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Facebook's internet drone close to taking flight

Ahead of Mobile World Congress, Zuckerberg hypes plan to connect the world using internet drones that communicate with lasers.

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Mark Zuckerberg is moving forward with his plans to connect the world to the internet through Internet.org, his philanthropic organization. One of the keystone projects is an ambitious attempt to spread connectivity to remote and under-serviced regions using giant internet drones. Tests are already underway.

"I'm particularly excited by our progress on Aquila, our solar-powered aircraft that will beam internet access into communities from the sky," Zuckerberg wrote on Facebook yesterday. "We're making good progress on the engineering and for months we've been flying a prototype design of our plane every week.

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Zuck included some pretty sexy project photos to whet the appetite. What you're looking at here is the 10.8 foot-wide center pod of the Aquila, which is 139 feet long when fully assembled.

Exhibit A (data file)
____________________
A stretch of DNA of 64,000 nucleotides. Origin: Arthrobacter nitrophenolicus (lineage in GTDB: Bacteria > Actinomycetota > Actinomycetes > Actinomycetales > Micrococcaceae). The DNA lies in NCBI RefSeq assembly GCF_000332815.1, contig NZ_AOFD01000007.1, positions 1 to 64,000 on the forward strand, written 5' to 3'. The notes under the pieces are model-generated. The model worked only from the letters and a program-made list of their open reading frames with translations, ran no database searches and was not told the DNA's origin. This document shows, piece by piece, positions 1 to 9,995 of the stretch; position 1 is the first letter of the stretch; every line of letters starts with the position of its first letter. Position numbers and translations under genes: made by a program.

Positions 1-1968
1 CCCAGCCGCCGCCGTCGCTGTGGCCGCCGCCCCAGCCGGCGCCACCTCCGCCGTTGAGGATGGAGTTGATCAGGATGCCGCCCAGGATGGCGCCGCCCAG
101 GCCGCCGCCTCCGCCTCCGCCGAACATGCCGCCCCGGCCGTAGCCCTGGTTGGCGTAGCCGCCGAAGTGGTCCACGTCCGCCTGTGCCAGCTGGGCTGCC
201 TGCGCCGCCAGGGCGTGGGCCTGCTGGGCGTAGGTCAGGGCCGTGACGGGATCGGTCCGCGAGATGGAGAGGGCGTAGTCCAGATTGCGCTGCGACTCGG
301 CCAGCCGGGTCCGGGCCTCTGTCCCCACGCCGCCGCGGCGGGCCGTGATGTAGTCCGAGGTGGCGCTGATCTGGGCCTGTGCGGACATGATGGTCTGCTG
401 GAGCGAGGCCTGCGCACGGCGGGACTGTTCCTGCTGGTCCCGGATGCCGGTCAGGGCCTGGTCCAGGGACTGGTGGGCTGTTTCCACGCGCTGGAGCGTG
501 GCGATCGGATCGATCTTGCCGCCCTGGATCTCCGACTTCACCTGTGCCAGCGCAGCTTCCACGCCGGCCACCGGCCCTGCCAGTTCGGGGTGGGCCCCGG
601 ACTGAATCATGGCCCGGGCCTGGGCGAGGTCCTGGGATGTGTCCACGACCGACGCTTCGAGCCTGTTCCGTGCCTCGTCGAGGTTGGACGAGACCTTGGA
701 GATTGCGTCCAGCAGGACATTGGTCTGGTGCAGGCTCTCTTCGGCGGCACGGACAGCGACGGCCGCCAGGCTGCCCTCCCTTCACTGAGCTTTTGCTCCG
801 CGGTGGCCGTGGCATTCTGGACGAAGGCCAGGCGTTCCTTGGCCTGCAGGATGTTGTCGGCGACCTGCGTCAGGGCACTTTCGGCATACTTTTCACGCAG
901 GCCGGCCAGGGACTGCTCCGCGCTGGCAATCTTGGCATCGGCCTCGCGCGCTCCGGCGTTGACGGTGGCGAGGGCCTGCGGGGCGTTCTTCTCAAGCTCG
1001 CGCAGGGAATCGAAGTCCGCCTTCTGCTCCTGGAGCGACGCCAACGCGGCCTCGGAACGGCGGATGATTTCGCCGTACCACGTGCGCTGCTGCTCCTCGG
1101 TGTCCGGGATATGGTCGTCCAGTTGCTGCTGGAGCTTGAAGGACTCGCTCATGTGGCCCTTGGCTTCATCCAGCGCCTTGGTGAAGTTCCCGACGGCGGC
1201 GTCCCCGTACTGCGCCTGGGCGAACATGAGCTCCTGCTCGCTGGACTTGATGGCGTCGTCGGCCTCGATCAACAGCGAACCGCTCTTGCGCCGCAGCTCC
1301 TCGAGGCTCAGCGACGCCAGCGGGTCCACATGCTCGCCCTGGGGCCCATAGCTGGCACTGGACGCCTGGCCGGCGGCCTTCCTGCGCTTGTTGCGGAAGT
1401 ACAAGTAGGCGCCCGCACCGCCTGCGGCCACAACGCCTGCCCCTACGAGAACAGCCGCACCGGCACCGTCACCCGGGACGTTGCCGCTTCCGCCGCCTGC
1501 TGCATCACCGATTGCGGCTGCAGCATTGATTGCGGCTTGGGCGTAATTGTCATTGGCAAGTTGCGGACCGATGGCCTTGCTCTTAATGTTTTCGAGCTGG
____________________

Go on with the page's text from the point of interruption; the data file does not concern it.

Zuckerberg recently hit a setback in his larger bid to offer free internet when Facebook's free-but-restricted internet service, Free Basics, was banned by India's national telecoms regulator as a violation of net neutrality.

The issue for critics of Free Basics, which offered users access to some internet content over mobile devices for free, is that subsidizing content incentivizes customers to use certain services that won't eat into mobile data, such as Facebook and select news outlets, which creates an unfair marketplace. Zuckerberg fought hard for the service, taking to the op-ed page of The Times of India to make his case that getting a billion additional people online, even in a restricted way, would be a good thing.

He founded Internet.org with the aim of overcoming issues of accessibility and affordability in hopes that one day, everyone will be connected. As he wrote on Facebook, his focus at Mobile World Congress in Barcelona this week will be working with Internet.org partners to extend various approaches to help more people connect.

"Connecting the world is one of the fundamental challenges of our time. Through Internet.org we've already connected more than 19 million people in more than three dozen countries. With Aquila and other technologies like satellites and laser communications systems we have a chance to connect many more."